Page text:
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Malawi’s agro-based economy poses job creation challenges

The fact that Malawi has refused to shift from subsistence to market oriented agriculture has seen the country failing to generate enough formal jobs to go round.

This has seen most Malawian youths either unemployed or in low quality informal jobs, with only 3.6 percent of the country’s youths in formal employment, according to the International Labour Organisation.

ILO says countries in Sub-Saharan Africa, including Malawi, face an urgent need to create quality jobs that guarantee the necessary income and material independence for workers and their families considering that close to 10 million young people enter the labour market each year.

“The low quality of jobs does not allow either the youth or the countries they are living in to fully tap into the region’s true economic potential,” says ILO in the report.

Employers Consultative Association of Malawi (Ecam) Executive Director, Beyani Munthali says that as long as the majority of the population continues to earn their income from agriculture, Malawi will continue to be faced with major challenges to formalise the informal economy.

According to Munthali, even though labour bodies such as Employers Consultative Association of Malawi (Ecam) and Malawi Congress of Trade Unions act as vehicles in implementing the Decent Work Country Programme which captures the formal economy, it still remains a challenge to get enterprises to join these two associations as many of them cannot afford to pay the subscription rates and, in turn, the organisations fail to extend their services to the informal sector.

“Another challenge is the fact that since there is huge informality, adherence to laws and regulations is minimal. Adherence to the laws is one way through which decent jobs can be attained or provided. So, what happens is that both the employer and the employee in the informal sector, not being aware of the law, feels they are not obliged to know or implement provisions of the law. For example, not many enterprises and employees are aware of Occupational and Safety issues which are also part of Decent Work,” he said.

According to Munthali, as much as it is a well-known fact that job rich growth drives economic growth, Malawi’s labour bodies are failing to carry out their duties effectively due to financial constraints.

“The effectiveness of ECAM and Malawi Congress of Trade Unions (MCTU) has been a major challenge due to financial and institutional constraints. Both institutions have constitutions but their only source of income is through members’ subscriptions. This poses a challenge because due to the high administrative costs, their presence is not in all parts of the country and they are limited to employing enough personnel to pursue the decent work agenda.”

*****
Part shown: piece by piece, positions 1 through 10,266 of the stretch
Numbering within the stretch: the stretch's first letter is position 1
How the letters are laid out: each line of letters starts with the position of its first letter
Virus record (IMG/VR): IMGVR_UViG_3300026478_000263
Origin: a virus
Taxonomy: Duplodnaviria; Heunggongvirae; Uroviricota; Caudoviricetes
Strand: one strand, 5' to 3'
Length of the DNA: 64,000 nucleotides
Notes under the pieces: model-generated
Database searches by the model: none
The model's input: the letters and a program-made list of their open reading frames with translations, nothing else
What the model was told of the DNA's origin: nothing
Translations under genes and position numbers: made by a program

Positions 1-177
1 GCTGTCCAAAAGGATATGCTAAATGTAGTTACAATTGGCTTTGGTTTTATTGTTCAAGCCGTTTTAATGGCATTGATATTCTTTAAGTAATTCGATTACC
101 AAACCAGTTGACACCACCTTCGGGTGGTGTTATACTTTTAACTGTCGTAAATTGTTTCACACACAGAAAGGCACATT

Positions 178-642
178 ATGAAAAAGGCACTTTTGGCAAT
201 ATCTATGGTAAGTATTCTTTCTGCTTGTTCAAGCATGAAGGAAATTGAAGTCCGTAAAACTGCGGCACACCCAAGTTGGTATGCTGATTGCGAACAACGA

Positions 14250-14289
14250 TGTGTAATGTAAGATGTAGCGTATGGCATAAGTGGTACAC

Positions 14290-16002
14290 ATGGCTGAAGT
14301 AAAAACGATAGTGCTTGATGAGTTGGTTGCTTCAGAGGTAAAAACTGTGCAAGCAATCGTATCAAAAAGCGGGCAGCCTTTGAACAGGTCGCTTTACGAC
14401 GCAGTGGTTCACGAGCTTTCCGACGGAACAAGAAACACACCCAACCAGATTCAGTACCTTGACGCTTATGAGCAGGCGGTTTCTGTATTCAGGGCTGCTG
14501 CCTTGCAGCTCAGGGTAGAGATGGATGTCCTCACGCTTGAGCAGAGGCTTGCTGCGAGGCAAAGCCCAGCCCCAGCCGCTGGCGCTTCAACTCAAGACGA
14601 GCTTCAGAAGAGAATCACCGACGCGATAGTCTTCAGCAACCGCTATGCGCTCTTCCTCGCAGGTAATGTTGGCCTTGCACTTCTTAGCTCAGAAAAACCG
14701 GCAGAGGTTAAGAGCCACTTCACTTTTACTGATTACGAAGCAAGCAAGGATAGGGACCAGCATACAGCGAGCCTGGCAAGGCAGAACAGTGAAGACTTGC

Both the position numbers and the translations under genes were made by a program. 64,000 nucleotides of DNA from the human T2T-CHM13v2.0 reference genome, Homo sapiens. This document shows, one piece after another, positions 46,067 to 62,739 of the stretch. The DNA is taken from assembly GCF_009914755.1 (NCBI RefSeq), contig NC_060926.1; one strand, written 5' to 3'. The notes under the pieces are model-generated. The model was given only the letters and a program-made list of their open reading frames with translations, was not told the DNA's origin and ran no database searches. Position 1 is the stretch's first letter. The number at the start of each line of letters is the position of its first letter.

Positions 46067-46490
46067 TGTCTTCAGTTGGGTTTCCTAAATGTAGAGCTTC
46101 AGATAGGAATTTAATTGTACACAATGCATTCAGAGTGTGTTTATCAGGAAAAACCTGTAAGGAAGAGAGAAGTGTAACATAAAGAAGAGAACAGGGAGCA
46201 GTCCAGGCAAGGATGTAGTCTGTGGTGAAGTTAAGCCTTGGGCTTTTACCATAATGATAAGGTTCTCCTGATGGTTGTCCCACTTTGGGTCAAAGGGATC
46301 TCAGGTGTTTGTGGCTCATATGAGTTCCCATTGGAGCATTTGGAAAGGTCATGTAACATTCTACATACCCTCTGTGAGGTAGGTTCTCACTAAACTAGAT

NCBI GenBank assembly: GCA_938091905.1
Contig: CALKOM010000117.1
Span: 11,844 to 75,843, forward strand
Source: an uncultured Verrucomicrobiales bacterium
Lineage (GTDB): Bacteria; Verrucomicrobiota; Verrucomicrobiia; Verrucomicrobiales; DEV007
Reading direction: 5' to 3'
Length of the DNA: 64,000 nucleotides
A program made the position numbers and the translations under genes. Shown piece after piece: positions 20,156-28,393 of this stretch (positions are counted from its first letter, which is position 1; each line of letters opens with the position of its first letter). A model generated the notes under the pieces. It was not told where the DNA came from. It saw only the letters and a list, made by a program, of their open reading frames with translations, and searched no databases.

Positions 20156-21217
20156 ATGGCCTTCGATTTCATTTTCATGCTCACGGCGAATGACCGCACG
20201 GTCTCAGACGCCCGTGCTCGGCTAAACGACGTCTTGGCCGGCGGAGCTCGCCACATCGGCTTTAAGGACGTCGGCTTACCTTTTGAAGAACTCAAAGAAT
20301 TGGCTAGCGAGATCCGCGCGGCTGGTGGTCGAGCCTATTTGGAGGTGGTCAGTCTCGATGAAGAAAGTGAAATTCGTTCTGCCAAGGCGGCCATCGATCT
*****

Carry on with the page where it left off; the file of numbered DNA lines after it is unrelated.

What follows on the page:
He said the same applies to the Ministry of Labour which remains under-funded.

“As the Ministry responsible for man power it surely needs to be funded accordingly and not be deemed as just another ministry contributing to employment in the public sector. The Malawi Decent Work Country Programme provieds for capacity of social partners to be developed under priority three. I hope that government will allocate resources accordingly for programmes and initiatives to be advanced under that country priority,” said Munthali.

ILO presents a number of other policies to translate growth into decent work creation, such as:

Supporting returns to self-employment as well as switching from the informal to the formal economy through stronger incentives. The labour body also cites reinforcing the implementation and relevance of labour market regulations to increase workers’ protection without reducing job creation by private employers.

“Expanding social protection coverage to improve the income security of workers and their families. Improving access to and the quality of education and training, while making sure that employers are involved in order to reduce skills’ mismatches and shortages. Strengthening labour market policies that address both long-term structural problems and mitigate the impact of economic and natural shocks through both targeted measures,” ILO says.

But, according to Munthali, in addition to these policies, there is also need to strengthen the capacity of social partners to improve service delivery by increasing access to the services of social partners through membership of the informal economy.

He commended efforts the country is doing to develop the National and Employment Labour Policy which he said will be a resourceful tool for the players in the labour market.

“Before this, there was no guidance on where to seek information regarding the skills available in the labour market and which jobs and in which sector were available, but now through the Labour Market Information System such info will be available. What this does is tell the education sector what skills are needed in the formal economy in order to graduate the informal economy to the formal, the sort of skills needed for self employment etc.

He added: “We signed the Decent Work Country Programme in 2012, I think we have to critically asses our performance as a country and furthermore establish how far we have gone in creating a conducive environment for diversification in the agricultural sector which employs the majority of Malawians.”

Although African countries have experienced incredible economic growth over the past several years, the ILO says the quantity and quality of jobs for the youth remains a huge challenge.

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